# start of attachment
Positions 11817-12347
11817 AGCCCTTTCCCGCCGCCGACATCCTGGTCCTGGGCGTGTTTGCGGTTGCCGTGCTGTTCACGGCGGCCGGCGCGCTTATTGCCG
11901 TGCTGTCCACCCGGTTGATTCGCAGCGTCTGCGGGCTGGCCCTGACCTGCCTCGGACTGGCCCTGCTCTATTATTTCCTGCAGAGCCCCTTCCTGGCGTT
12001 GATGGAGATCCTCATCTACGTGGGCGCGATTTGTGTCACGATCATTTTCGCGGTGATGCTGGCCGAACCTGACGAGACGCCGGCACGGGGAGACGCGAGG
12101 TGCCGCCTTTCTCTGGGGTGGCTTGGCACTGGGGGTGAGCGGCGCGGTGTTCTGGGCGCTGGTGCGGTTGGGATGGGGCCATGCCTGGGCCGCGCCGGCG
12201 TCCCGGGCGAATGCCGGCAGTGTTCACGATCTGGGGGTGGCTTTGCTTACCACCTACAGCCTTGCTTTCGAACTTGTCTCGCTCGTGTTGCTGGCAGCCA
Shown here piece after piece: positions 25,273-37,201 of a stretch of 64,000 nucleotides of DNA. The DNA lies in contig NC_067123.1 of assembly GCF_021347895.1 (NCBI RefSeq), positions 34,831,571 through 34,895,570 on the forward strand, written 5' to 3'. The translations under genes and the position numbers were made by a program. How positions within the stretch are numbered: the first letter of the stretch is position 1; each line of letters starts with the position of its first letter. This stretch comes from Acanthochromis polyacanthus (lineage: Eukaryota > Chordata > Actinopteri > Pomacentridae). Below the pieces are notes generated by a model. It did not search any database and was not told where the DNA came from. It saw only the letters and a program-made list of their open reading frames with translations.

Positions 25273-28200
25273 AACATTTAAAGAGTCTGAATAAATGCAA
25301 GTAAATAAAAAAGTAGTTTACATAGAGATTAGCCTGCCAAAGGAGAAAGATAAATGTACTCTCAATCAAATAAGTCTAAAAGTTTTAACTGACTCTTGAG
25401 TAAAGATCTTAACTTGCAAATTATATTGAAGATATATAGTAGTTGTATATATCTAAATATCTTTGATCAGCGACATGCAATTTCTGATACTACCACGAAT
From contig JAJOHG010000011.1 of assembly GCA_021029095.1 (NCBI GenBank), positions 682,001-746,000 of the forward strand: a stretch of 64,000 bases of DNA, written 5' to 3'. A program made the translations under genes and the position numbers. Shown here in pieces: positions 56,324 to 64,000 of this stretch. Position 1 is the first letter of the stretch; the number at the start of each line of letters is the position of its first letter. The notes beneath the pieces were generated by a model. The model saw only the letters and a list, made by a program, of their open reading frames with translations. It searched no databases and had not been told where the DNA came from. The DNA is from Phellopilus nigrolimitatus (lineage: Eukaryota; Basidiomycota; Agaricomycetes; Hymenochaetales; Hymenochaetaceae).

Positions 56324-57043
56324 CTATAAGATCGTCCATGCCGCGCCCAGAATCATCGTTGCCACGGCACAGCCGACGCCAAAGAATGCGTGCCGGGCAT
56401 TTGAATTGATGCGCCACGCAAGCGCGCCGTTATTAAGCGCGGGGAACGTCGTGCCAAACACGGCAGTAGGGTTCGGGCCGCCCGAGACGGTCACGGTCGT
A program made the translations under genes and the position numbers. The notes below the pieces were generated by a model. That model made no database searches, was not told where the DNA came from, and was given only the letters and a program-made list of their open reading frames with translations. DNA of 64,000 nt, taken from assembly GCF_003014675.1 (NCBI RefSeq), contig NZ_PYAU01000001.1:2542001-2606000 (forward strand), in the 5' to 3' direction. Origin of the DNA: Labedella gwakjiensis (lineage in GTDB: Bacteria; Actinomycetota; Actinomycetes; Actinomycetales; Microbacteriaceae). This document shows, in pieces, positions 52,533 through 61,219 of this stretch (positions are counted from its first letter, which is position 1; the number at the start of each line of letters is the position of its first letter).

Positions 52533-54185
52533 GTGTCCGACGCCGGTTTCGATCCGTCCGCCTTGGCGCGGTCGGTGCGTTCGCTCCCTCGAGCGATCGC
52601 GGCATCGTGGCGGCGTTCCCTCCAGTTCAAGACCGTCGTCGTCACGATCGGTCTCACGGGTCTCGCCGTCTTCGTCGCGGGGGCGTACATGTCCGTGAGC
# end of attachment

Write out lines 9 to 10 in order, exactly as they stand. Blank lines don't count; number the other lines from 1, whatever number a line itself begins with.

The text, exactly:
25273 AACATTTAAAGAGTCTGAATAAATGCAA
25301 GTAAATAAAAAAGTAGTTTACATAGAGATTAGCCTGCCAAAGGAGAAAGATAAATGTACTCTCAATCAAATAAGTCTAAAAGTTTTAACTGACTCTTGAG